Doctor Who just answered a ‘divisive’ question once and for all

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Doctor Who has finally settled a question that has had divided fans for years.

Fans of sci-fi series Doctor Who have long argued about whether it is possible for Time Lords to switch gender when they regenerate – a process allowing them to take on a new physical form.

Following years of hints, the question appeared to be answered last year when historically-male villain The Master was revealed to have regenerated off-screen into the female Missy (Michelle Gomez).

For any remaining doubters, however, Saturday’s season finale made the answer even more explicit for the first time on screen..
Doctor Who just answered a ‘divisive’ question once and for all
The episode (‘Hell Bent’) featured the Doctor reluctantly shooting fellow Time Lord The General (Ken Bones) in a bid to escape.

However, the old white male Time Lord surprised fans – by regenerating into a black woman (T’Nia Miller).

Upon realising that she is female, the newly-regenerated General quips: “Back to normal, am I?

“Only time I’ve been a man, that last body. Dear lord, how do you cope with all that ego?”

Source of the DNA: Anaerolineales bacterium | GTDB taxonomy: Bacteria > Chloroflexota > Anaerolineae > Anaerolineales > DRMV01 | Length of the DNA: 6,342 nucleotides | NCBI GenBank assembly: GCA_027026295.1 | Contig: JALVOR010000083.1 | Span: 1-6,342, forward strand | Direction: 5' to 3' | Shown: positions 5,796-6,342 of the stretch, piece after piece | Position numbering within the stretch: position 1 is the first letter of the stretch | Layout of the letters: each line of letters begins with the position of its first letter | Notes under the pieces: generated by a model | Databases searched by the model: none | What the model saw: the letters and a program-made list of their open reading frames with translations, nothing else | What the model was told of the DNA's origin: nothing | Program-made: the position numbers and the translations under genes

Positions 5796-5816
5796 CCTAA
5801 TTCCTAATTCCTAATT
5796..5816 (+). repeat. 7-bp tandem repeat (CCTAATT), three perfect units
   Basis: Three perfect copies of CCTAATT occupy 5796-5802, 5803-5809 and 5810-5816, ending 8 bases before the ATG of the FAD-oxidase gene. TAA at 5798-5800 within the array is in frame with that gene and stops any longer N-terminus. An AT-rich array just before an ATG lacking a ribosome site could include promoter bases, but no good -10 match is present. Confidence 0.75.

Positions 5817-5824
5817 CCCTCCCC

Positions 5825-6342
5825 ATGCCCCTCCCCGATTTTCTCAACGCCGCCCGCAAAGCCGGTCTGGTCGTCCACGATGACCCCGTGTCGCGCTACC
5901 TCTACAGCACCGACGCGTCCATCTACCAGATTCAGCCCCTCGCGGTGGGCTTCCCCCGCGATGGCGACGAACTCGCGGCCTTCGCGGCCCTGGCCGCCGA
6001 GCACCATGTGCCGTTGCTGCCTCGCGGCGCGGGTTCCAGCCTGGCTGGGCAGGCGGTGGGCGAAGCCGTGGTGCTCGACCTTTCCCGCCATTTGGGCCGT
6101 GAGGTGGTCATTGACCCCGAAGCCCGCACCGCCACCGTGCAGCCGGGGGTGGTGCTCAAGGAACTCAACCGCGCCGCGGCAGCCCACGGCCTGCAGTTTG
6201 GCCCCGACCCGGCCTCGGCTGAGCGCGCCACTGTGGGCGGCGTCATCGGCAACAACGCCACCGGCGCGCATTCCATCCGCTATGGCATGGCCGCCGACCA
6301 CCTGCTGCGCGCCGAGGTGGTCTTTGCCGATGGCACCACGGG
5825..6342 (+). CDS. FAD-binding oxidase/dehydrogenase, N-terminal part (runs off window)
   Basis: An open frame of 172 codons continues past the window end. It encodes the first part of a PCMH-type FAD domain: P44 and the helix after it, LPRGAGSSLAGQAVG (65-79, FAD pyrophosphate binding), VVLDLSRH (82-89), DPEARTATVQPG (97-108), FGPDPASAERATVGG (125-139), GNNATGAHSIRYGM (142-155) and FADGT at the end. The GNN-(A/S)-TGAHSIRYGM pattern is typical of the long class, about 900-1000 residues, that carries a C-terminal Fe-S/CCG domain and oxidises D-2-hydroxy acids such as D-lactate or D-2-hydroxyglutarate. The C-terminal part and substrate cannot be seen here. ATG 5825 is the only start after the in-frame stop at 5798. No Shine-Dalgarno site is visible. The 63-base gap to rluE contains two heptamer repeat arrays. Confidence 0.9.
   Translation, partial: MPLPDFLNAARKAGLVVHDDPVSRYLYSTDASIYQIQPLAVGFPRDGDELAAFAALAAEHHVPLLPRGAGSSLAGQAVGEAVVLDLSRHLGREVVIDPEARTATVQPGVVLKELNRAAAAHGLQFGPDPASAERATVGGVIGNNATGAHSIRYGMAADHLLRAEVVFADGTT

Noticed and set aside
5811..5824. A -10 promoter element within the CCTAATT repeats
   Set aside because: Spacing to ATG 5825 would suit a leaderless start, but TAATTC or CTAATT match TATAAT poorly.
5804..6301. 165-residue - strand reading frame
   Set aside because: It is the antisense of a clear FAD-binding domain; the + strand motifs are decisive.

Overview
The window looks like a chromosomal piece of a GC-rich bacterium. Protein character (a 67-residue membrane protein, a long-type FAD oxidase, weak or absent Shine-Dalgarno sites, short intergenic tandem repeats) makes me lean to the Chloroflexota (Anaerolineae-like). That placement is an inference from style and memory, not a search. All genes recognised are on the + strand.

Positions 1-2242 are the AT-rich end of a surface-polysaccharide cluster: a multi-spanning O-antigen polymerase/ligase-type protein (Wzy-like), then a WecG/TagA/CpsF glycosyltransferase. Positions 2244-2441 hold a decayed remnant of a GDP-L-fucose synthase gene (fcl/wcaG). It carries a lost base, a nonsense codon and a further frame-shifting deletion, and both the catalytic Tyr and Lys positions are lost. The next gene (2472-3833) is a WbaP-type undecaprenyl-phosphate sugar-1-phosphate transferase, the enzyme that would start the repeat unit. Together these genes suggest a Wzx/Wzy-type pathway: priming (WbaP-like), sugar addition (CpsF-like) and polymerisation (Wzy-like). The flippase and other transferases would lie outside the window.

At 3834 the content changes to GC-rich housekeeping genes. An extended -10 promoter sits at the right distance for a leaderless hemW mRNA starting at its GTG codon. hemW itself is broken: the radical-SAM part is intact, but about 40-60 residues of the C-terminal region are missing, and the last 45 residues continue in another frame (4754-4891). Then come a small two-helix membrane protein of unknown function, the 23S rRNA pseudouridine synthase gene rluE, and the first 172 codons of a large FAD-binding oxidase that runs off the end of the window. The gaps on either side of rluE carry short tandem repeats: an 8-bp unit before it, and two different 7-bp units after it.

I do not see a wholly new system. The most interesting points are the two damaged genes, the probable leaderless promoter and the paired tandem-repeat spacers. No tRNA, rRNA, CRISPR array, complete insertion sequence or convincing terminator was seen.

Doctor Who just answered a ‘divisive’ question once and for all

Most Twitter users seemed ecstatic that gender and race just got totally de-constructed… though a lot of people were just as excited to see a badass black female on their screens.

Doctor Who just answered a ‘divisive’ question once and for all
In an episode that aired last year, the series featured its first lesbian kiss between Silurian lizard-woman Madame Vastra (Neve McIntosh) and her human wife Jenny Flint (Catrin Stewart).

The moment was deemed too controversial for audiences in Asia – with the kiss censored from broadcasts on the continent.

A report released by the BBC previously showed that three viewers had taken up formal complaints against the series for promoting a “homosexual agenda”, while the BBC as a whole was accused of “pro-gay bias”.

The report illustrated the BBC’s use of a policy that allows them to close down “trivial, misconceived, hypothetical, repetitious or otherwise vexatious” complaints.